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The Vedas describe a connection between eternal life and gold. The use of Mercury for alchemy is first documented in the 3rd– or 4th–century Arthashastra. Buddhist texts from the 2nd to 5th centuries mention the transmutation of base metals to gold. Greek alchemy may have been introduced to Ancient India through the invasions of Alexander the Great in 325 BC, and kingdoms that were culturally influenced by the Greeks like Gandhāra, although hard evidence for this is lacking.
The 11th-century Persian chemist and physician Abū Rayhān Bīrūnī, who visited Gujarat as part of the court of Mahmud of Ghazni, reported that they have a science similar to alchemy which is quite peculiar to them, which in Sanskrit is called Rasayāna and in Persian Rasavātam. It means the art of obtaining/manipulating Rasa: nectar, mercury, and juice. This art was restricted to certain operations, metals, drugs, compounds, and medicines, many of which have mercury as their core element. Its principles restored the health of those who were ill beyond hope and gave back youth to fading old age.
The goals of alchemy in India included the creation of a divine body (Sanskrit divya-deham) and immortality while still embodied (Sanskrit jīvan-mukti). Sanskrit alchemical texts include much material on the manipulation of mercury and sulphur, that are homologized with the semen of the god Śiva and the menstrual blood of the goddess Devī.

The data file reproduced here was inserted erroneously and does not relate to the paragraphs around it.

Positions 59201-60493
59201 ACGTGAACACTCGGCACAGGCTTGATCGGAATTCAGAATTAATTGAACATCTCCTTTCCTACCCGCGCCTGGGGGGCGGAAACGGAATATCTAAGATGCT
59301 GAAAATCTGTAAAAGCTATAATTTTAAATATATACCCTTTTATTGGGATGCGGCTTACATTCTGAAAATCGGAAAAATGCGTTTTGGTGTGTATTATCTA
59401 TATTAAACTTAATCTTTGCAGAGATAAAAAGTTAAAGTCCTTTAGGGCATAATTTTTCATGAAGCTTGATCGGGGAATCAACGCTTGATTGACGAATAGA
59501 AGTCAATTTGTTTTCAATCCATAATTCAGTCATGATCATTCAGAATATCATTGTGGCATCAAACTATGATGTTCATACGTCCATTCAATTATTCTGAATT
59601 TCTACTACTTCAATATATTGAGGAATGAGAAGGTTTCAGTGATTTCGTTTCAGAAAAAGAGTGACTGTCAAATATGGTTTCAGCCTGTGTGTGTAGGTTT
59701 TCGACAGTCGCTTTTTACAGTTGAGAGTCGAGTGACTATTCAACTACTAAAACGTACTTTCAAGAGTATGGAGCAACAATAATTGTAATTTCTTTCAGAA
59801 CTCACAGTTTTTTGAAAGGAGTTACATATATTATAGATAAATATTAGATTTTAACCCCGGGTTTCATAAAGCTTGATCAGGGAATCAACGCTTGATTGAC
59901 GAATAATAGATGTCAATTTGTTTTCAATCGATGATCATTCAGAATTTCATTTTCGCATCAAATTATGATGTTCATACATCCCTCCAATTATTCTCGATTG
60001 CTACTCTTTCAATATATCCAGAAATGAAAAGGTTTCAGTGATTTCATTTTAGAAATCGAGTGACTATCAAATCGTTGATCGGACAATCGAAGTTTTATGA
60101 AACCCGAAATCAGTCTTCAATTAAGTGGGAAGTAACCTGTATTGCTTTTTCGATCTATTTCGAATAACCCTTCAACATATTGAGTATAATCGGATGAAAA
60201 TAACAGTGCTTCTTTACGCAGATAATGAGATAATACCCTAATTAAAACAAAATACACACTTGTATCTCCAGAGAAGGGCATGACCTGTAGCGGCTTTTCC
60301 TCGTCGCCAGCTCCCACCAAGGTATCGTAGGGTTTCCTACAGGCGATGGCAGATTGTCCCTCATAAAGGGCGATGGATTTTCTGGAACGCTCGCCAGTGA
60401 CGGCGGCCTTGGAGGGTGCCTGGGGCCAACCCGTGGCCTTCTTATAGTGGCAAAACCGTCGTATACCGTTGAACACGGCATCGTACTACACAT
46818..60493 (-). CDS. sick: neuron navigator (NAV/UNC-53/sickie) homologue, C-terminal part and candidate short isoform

Some early alchemical writings seem to have their origins in the Kaula tantric schools associated to the teachings of the personality of Matsyendranath. Other early writings are found in the Jaina medical treatise Kalyāṇakārakam of Ugrāditya, written in South India in the early 9th century.
Two famous early Indian alchemical authors were Nāgārjuna Siddha and Nityanātha Siddha. Nāgārjuna Siddha was a Buddhist monk. His book, Rasendramangalam, is an example of Indian alchemy and medicine. Nityanātha Siddha wrote Rasaratnākara, also a highly influential work. In Sanskrit, rasa translates to "mercury", and Nāgārjuna Siddha was said to have developed a method of converting mercury into gold.
Reliable scholarship on Indian alchemy has been advanced in a major way by the publication of The Alchemical Body by David Gordon White. Trustworthy scholarship on Indian alchemy must now take the findings of this work into account.
An important modern bibliography on Indian alchemical studies has also been provided by David Gordon White at Oxford Bibliographies Online.
The contents of 39 Sanskrit alchemical treatises have been analysed in detail in G. Jan Meulenbeld's History of Indian Medical Literature. The discussion of these works in HIML gives a summary of the contents of each work, their special features, and where possible the evidence concerning their dating. Chapter 13 of HIML, Various works on rasaśāstra and ratnaśāstra (or various works on alchemy and gems) gives brief details of a further 655 (six hundred and fifty-five) treatises. In some cases Meulenbeld gives notes on the contents and authorship of these works; in other cases references are made only to the unpublished manuscripts of these titles.
A great deal remains to be discovered about Indian alchemical literature. The content of the Sanskrit alchemical corpus has not yet (2014) been adequately integrated into the wider general history of alchemy.
On the Swift Wings of the Mighty Dragon.